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Opinion: Pass The Native Histories and Cultures Education Act

Native Histories and Cultures Education Act
Passing the Native Histories and Cultures Education Act will give Native Americans the chance to tell their stories.

In the early 2000’s, during my first year of junior college, I enrolled in a Chicano-Latino studies class. Being Mexican American, I thought I should probably take the course. The course was taught by a Mexican American male in his 50’s. The class was composed of a majority of Hispanic and Latino students.

It was not until recently that I began to wonder why most of the students were in the class.

I remember that many of them were native Spanish speakers and did not seem comfortable with their spoken English. I wonder if it was a true desire to learn more about our culture or if they wanted to feel connected to others with similar backgrounds. Living in California, a Chicano Latino studies course seems like something normal, but is it?

In the course I took, not one white person or other ethnic group (aside from Hispanics or Latinos) were enrolled in the class. It makes sense that people would be more willing to take a class or learn about their own cultures.

So, how then, do we get students interested in learning about cultures other than their own? We make it a requirement, part of the school curriculum like subjects such as math and political science.

There are many cultures that make up the United States, some that have had a great impact on this nation, like the Native Americans. Though most people know that Native Americans have had a more than difficult history, they do not know to what extent, because, growing up attending American schools we are not taught this important information.

There is no way to live among people without having a sense of empathy or of understanding, that cannot be done without knowing someone, without knowing what they have lived or where they come from. It is much easier to condemn or criticize a stranger than a friend.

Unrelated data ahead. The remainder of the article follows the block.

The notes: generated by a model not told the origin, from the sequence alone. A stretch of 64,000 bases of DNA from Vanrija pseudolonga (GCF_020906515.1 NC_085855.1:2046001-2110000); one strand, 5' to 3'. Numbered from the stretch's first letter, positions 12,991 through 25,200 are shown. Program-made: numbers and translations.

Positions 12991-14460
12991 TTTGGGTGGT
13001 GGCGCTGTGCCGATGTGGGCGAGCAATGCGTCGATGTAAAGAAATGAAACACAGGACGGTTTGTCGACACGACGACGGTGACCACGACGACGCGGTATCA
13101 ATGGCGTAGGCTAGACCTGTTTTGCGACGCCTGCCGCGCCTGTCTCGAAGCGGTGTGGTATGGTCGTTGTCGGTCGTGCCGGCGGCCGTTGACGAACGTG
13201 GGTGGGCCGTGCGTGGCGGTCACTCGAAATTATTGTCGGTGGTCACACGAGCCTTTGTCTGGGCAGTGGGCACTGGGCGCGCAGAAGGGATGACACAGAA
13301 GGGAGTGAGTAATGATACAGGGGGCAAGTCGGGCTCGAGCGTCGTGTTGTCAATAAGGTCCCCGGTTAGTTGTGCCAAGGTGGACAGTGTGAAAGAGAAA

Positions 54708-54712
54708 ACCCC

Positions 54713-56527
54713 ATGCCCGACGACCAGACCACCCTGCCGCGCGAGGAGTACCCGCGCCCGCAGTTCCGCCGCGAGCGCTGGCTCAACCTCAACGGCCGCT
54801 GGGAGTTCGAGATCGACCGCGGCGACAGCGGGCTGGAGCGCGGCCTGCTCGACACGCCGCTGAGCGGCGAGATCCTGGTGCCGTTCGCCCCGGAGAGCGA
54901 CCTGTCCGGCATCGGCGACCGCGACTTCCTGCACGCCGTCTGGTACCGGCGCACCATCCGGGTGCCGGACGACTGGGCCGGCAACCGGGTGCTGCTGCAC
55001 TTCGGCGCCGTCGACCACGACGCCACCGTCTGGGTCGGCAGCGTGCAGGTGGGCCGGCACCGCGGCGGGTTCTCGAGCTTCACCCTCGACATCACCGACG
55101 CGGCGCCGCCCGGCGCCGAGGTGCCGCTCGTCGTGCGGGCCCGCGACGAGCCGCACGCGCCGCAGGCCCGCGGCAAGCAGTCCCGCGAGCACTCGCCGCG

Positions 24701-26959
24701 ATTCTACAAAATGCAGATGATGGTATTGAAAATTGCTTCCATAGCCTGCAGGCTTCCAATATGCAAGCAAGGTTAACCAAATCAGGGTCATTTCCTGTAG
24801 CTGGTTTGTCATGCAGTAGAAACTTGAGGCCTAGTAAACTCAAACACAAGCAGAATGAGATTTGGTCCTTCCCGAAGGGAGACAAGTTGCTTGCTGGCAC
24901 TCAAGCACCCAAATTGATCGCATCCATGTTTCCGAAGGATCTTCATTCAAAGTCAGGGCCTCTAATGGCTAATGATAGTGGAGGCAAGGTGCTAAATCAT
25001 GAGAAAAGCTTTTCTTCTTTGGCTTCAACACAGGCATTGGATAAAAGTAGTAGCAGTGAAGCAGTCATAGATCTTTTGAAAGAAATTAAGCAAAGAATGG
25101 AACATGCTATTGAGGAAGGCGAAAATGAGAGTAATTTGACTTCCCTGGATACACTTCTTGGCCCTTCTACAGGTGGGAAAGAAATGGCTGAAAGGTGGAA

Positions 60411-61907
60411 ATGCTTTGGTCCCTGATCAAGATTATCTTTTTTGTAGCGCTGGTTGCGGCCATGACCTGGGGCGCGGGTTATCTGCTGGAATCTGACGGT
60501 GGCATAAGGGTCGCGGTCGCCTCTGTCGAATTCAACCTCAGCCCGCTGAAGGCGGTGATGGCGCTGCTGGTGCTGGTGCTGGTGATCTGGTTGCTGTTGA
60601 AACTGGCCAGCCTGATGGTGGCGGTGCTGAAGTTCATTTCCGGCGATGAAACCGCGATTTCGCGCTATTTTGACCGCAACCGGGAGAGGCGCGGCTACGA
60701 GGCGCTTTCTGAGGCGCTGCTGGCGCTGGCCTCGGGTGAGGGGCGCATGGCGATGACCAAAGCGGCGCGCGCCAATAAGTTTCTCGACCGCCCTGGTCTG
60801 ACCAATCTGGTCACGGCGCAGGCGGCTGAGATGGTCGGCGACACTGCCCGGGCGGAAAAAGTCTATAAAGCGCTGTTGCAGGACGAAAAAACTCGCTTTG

In my home state of California, there are over 100 Native American tribes and nation-wide over 500. People are not aware of how many different tribes, languages, and differences in cultures there are among Native Americans. Native American students have a high drop-out rate which can indicate the problems they have in traditional American Schools.

For younger Native Americans, social media has been an outlet that has been useful in speaking about their own personal culture and how not all Native Americans are the same. As simple as that sounds, this is the kind of education that should be happening in our schools.

The Native Histories and Cultures Education Act of 2022 was recently introduced in hopes to establish a curriculum of Native histories and cultures education programs that will be used in primary and secondary schools across the nation.

This is the beginning of something great for our education system. Yes, people will be afraid. They will try stop our educational systems from implementing such programs because some think that the kind of history shared will only cause people harm.

What we must remember, is that knowledge is always power, and with this kind of power, we gain the power to know each other and to know ourselves better.

We give our children the power that was taken away from us, we stop trying to shield them from our past. We learn how to gain more of that compassion we desperately need in this country. We give our Native American communities the chance to be heard, to educate not only their communities, but to help educate their outside neighbors.

How could anyone be OK with someone telling a story that does not belong to them, our educational system has been doing exactly that with Native American history, they have included the bare minimum and omitted so much more. The Native Histories and Cultures Education Act of 2022 will give Native Americans the chance to tell their stories.

This piece was submitted by Aide A. Hinojosa.

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Guest Contributor

The Daily Chela is a new digital media outlet for Chicanos/Latinos that has by cited by NBC News, Yahoo News, Vox, The Washington Post, Fox Sports, former presidential candidate Julián Castro, and the National Association Of Hispanic Journalists.

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